5 Tips to Raising Natural Children
“It is easier to build strong children than to repair broken men.”
Research has shown that African American children with natural hair (especially girls) are bullied because of the texture of their hair at a higher rate than any other race. Not only that, but some schools have put bans on hairstyles targeting African American children. In my opinion, we -- as parents and as a culture -- have to break all of the stigmas. I am a firm believer in being your child’s greatest advocate. Teaching your children how to embrace their culture is one of the greatest lessons you can teach them.
Here are some tips and beliefs by which I live:
Tell your children they are beautiful/handsome and smart as often as possible. Children need these types of affirmations from their parents and other important individuals in their lives. This will help develop self-love.
Never allow anyone to refer to your child’s/children’s hair as nappy, too thick, kinky, or harsh. Educate your friends and children about different types of hair texture. Reverse those negative descriptors, and replace them with positive terms.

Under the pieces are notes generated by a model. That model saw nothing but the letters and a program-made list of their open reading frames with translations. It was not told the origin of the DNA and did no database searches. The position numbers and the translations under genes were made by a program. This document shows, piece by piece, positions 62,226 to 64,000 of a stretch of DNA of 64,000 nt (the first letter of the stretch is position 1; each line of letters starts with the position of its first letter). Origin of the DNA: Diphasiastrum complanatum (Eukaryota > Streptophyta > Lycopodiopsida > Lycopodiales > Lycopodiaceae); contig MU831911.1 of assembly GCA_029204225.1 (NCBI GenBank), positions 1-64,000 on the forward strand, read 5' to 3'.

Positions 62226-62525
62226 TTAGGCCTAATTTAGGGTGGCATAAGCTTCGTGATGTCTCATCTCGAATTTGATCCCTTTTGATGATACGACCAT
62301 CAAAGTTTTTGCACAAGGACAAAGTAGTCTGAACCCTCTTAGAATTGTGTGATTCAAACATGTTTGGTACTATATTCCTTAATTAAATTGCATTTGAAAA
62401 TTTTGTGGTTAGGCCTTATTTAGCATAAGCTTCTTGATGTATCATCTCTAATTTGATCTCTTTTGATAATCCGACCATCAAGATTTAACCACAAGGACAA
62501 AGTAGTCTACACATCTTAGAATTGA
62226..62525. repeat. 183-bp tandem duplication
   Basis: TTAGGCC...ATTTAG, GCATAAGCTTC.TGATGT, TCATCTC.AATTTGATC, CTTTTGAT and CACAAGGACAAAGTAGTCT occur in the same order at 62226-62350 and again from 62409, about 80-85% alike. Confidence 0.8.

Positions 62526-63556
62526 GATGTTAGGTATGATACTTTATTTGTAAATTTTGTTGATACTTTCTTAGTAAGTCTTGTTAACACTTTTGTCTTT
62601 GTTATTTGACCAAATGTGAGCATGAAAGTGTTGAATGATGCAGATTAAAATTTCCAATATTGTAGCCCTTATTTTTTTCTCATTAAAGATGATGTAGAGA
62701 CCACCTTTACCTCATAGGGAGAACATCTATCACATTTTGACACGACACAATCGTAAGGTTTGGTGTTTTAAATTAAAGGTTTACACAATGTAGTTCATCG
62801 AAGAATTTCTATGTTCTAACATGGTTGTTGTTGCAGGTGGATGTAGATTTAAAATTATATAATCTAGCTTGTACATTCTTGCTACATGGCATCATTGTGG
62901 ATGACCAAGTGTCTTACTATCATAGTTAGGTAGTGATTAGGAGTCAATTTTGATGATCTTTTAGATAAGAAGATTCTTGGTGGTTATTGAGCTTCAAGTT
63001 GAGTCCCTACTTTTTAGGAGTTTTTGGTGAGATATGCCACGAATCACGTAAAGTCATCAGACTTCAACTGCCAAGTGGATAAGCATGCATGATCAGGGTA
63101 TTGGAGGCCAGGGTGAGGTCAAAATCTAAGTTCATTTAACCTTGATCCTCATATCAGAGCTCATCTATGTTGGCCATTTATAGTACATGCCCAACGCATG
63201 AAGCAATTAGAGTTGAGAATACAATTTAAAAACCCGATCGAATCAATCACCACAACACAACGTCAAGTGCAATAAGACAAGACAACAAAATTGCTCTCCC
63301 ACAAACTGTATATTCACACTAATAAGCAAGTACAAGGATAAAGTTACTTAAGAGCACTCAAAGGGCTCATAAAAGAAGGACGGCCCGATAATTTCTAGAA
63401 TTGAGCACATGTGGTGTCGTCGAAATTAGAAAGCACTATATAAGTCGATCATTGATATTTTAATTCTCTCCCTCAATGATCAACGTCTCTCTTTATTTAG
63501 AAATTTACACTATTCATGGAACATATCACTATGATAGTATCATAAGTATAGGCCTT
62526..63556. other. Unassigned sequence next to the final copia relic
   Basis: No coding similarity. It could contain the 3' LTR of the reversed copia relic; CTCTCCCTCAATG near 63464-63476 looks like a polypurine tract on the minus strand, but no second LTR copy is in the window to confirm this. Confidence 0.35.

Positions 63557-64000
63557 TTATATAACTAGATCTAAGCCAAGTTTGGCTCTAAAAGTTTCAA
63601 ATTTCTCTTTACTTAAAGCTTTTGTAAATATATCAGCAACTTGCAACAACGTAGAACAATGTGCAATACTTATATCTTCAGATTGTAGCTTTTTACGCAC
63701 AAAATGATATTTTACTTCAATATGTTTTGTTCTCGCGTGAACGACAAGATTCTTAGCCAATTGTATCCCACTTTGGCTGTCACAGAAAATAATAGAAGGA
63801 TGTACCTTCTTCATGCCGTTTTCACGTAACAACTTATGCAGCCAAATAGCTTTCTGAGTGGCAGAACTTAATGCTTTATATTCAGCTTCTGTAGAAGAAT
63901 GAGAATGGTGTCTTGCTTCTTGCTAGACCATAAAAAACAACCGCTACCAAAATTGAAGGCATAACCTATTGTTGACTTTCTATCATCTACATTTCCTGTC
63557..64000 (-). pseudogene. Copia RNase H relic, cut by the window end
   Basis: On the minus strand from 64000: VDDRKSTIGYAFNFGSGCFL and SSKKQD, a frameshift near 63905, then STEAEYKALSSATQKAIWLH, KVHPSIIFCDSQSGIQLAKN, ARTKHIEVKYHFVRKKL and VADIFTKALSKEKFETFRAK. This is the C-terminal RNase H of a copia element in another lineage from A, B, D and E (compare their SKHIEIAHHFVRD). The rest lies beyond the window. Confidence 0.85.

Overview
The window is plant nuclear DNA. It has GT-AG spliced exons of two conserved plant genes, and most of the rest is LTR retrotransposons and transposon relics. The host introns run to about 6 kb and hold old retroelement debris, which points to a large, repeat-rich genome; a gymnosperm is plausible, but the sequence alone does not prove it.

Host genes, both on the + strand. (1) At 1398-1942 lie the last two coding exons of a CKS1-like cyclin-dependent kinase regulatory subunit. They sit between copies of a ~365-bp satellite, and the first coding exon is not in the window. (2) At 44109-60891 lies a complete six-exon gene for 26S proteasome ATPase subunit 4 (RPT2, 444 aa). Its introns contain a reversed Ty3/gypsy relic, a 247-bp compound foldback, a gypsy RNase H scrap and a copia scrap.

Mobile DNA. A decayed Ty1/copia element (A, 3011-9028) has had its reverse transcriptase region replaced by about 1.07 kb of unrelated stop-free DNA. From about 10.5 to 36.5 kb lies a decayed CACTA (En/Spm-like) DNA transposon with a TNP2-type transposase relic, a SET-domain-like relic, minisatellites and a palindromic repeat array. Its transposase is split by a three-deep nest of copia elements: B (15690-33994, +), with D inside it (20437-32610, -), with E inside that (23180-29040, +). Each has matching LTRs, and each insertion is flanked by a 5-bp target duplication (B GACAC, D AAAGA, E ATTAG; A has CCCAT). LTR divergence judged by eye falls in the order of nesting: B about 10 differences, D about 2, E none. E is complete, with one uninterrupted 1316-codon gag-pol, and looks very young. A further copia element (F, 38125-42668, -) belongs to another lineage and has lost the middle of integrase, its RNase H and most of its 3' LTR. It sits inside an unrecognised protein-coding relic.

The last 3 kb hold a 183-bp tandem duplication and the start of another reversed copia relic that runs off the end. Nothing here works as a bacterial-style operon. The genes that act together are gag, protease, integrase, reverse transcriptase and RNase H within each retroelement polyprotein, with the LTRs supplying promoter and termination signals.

If you have daughters, I encourage you to be their model. Teach them different ways to style and care for their hair. Start with styling tools (comb, brush, and detangling comb). During this bonding experience, talk to them about the importance of hair care. Make it fun. This is a teachable moment that will last a lifetime.
The same applies if you have sons. Develop a regimen for their hair care, as well. Although they are boys, their hair should be healthy too. Show them the proper way to wash and moisturize their hair.
Yes, keep your children hydrated and their scalp moisturized. You can achieve both by increasing their water intake. This will promote a healthy scalp. I like to spritz my children’s hair with a mixture of water and black castor oil at least 1-2 times a week.
Que Chandler is a Fab Mom of 3, Fashion Blogger, Lifestyle Blogger, Model, & Empowering 1 Mom at a time
Que is also a guest blogger for NHHE